University members discuss usual topics at senate meeting
February 7, 2014
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Discussions of representation, financial aid and safety continued at the University Senate meeting on Feb. 6 with NYU President John Sexton and representatives from the Faculty Senators Council, the Student Senators Council and the Administrative Management Council.
Orders of business included the discussion of the senate’s recomposition. The Senate Committee on Organization and Governance continues to deliberate on whether to incorporate non-tenured and non-tenure-track faculty, known as Full-Time Contract Faculty, as representatives in the senate.
However, Faculty Senator and Langone professor Warren Jelinek reported that SCOG decided that the faculty-to-student ratio of representation would remain the same if FTCF were added to the Senate.
Faculty Senator Arthur Tannenbaum, representing the Public Affairs Committee, reported the committee’s discussions regarding last semester’s letter from the Student Labor Action Movement about the dangerous conditions of garment factories in Bangladesh.
Tannenbaum reminded the Senate of the Committee’s unanimous recommendation that all present and future collegiate apparel companies sign the Accord on Fire and Building Safety in Bangladesh.
Randall Deike, vice president of enrollment management, described the increasing trend of students who desire substantial amounts of financial aid. In light of that situation, he noted that NYU has worked to increase financial aid and initiate new scholarships and grants, including the Finish Line Grant — which began last month — and the Global Pathways Scholarship as part of the Momentum Campaign.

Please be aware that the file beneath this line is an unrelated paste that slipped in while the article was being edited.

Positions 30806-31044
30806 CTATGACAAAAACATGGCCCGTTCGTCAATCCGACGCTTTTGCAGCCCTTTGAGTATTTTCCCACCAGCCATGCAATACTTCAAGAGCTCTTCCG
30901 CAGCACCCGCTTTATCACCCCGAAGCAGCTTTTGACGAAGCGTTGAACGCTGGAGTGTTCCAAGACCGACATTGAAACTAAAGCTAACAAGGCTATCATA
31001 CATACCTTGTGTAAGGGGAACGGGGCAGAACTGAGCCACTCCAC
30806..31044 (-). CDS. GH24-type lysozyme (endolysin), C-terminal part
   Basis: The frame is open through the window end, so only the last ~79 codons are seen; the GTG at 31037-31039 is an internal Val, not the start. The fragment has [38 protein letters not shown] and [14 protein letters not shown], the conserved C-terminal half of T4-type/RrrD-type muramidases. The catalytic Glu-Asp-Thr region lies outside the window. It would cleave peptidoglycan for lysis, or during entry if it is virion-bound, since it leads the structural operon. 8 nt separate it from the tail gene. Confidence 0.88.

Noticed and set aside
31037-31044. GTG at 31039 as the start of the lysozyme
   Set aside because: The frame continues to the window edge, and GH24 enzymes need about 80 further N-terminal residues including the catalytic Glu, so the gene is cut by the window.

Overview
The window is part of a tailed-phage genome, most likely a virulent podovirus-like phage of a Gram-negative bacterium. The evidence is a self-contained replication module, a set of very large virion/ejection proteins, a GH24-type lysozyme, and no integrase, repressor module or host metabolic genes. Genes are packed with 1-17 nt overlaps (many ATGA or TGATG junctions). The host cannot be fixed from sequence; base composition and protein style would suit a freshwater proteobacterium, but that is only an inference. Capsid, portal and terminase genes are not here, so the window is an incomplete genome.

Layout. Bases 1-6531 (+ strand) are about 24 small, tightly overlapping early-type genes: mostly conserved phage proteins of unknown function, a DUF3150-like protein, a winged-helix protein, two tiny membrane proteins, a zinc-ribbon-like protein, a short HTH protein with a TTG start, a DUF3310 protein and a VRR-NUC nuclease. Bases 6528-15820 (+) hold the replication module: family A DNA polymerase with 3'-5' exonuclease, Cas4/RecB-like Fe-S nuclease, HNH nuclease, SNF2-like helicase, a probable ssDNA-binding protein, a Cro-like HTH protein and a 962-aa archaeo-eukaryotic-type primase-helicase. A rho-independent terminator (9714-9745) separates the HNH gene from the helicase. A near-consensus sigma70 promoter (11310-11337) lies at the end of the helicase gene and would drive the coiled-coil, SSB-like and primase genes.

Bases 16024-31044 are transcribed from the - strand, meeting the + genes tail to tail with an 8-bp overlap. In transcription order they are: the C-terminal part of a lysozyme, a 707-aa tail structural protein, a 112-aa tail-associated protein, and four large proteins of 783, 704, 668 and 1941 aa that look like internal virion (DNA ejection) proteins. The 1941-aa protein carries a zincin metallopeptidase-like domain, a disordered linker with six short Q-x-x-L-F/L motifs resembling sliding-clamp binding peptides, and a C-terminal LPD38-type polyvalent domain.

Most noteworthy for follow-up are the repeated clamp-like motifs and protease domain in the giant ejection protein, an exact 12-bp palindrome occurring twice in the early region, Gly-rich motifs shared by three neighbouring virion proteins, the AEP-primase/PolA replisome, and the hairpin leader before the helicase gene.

Deike explained that between July 2012 and June 2013, graduates had a median student debt of $26,885, while the median for student and parent debt combined during that same time period was $51,035. He said 50 percent of graduates had no student debt whatsoever, but this figure does not include the debt of the parents.
Alison Leary, executive vice president of operations, led the final presentation about public safety. Leary said the university achieved all of the safety goals set after Hurricane Sandy in 2012. News of safety concerning the university can now be obtained through direct email, social media, text messaging and information centers around campus.
Monitors that run on backup energy have been installed in Washington Square Village lobbies. Generators have also been installed in many residence halls, such as Palladium residence hall, to ensure the continuation of food service should there be a loss of power.
Additionally the Office of Public Safety will be located at 7 Washington Place rather than 14 Washington Place starting March 1, 2014.
Tim Ackerlund is a contributing writer. Email him at [email protected]